White-Nose Syndrome Environmental Analysis

Adaptive Management Strategy  About White-Nose Syndrome Information for Cavers

What is the White-Nose Syndrome Adaptive Management Approach?

During 2012 and 2013, all national forests in the Rocky Mountain Region plus the Cimarron, Comanche, and Pawnee National Grasslands participated in an Environmental Assessment (EA) that compared alternative approaches to White-nose syndrome. All 10 units selected Alternative 2, the adaptive management alternative. This adaptive approach includes 3 tiers of management based on the status of White-Nose Syndrome (WNS) and the fungus Pseudogymnoascus destructans (Pd):

  • Tier 1: Prior to the arrival of WNS in the Region: White-nose syndrome is not confirmed within 250 miles of a Forest. Basic management approach: caves are open with targeted closures for caves important to bats. 
  • Tier 2: After the arrival of WNS in the Region: White-nose syndrome confirmed within 250 miles. Basic management approach: all caves closed with targeted openings possible.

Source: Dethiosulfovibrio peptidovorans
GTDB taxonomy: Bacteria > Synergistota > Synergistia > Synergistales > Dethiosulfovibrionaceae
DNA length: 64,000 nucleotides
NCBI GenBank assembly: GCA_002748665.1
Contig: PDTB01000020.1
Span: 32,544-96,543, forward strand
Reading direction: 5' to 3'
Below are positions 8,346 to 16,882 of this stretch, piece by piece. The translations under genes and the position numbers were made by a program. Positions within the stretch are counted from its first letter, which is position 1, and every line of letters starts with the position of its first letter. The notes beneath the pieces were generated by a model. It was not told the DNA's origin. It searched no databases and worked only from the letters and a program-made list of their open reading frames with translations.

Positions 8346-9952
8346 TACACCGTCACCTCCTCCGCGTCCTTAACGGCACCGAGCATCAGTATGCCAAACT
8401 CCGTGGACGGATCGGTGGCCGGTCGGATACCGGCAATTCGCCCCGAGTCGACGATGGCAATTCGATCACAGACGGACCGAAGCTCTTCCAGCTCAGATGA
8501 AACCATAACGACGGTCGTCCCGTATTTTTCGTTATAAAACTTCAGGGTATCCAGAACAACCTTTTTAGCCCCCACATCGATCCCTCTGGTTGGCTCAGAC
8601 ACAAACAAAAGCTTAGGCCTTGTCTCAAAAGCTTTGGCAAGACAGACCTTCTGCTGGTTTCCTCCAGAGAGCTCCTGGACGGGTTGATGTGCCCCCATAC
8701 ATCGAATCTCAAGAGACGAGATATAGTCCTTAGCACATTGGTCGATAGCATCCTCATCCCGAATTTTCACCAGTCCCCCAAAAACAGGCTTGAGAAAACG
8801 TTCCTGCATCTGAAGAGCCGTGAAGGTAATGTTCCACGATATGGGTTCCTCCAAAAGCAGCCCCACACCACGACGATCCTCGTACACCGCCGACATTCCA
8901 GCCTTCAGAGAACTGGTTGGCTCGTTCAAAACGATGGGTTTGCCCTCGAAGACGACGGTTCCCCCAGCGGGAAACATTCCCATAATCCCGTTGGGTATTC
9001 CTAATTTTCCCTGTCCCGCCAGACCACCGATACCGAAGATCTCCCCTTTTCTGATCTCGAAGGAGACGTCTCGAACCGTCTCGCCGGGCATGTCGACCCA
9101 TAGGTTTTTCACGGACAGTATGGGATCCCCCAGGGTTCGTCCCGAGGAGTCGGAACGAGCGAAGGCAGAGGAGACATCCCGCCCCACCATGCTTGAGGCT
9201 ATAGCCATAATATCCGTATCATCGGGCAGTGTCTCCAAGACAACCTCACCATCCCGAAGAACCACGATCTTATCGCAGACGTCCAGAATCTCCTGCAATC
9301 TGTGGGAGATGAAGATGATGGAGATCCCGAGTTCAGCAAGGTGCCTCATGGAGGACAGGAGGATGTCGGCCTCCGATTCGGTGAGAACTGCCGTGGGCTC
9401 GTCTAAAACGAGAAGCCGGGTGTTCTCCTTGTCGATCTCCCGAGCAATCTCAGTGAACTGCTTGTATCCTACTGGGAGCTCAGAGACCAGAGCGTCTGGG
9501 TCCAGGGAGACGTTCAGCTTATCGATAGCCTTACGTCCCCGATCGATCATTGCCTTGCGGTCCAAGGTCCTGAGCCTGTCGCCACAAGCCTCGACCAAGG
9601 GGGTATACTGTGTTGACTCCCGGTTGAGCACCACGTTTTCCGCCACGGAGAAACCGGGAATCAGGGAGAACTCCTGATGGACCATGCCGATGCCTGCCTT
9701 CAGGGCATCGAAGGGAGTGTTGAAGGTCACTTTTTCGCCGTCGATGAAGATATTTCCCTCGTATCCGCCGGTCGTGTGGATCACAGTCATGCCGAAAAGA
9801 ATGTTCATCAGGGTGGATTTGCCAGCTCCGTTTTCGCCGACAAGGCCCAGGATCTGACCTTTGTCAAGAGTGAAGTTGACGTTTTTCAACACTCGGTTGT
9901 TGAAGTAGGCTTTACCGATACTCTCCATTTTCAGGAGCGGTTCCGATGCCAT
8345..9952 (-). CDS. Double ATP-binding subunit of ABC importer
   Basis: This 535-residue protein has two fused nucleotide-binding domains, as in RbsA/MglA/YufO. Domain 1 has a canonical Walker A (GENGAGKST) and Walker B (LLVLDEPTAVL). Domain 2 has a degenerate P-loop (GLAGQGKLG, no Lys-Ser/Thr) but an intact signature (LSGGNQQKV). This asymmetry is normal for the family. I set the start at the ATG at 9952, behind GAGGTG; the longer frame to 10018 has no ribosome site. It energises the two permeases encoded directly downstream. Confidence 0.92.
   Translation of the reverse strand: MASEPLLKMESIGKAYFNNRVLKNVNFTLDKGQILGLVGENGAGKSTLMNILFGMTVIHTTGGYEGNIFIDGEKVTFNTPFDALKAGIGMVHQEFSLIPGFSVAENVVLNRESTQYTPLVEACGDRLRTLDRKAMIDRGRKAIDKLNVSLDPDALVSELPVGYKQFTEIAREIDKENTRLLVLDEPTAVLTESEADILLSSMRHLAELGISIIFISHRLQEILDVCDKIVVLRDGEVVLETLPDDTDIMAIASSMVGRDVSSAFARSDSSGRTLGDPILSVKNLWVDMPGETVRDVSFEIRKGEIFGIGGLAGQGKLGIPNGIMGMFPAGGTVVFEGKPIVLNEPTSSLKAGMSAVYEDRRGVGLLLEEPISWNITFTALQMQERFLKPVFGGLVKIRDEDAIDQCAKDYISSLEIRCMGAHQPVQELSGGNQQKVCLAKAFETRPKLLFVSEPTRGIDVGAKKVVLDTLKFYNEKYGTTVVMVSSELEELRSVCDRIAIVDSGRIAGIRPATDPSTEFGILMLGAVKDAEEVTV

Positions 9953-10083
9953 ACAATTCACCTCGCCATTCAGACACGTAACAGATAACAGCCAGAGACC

• Tier 3: WNS is endemic or has minimal impacts on bat populations- revert to Forest Plan direction.

All units included in the Environmental Assessment are currently under Tier 1 management.

Implementing Tier 1 of the adaptive management approach includes the following measures:
  • Closure of known cave hibernacula during the winter hibernation season (approximately October 15 – April 15, exact dates to be determined by each national forest).
  • Prohibition on the use of gear that has been used in caves or mines in states and Canadian provinces where White-nose syndrome or Gd has been confirmed.
  • Requiring decontamination of gear and clothing for all cave entries.
  • Requiring online registration for cave access to help increase White-nose syndrome awareness, better understand recreational cave-use patterns, and provides cavers the opportunity to file a post-trip report about cave resources and conditions.

Each management tier includes optional management actions that may be implemented based on local conditions (for example, year-round closure of hibernacula; closures at maternity sites).

Environmental Analysis Final Documents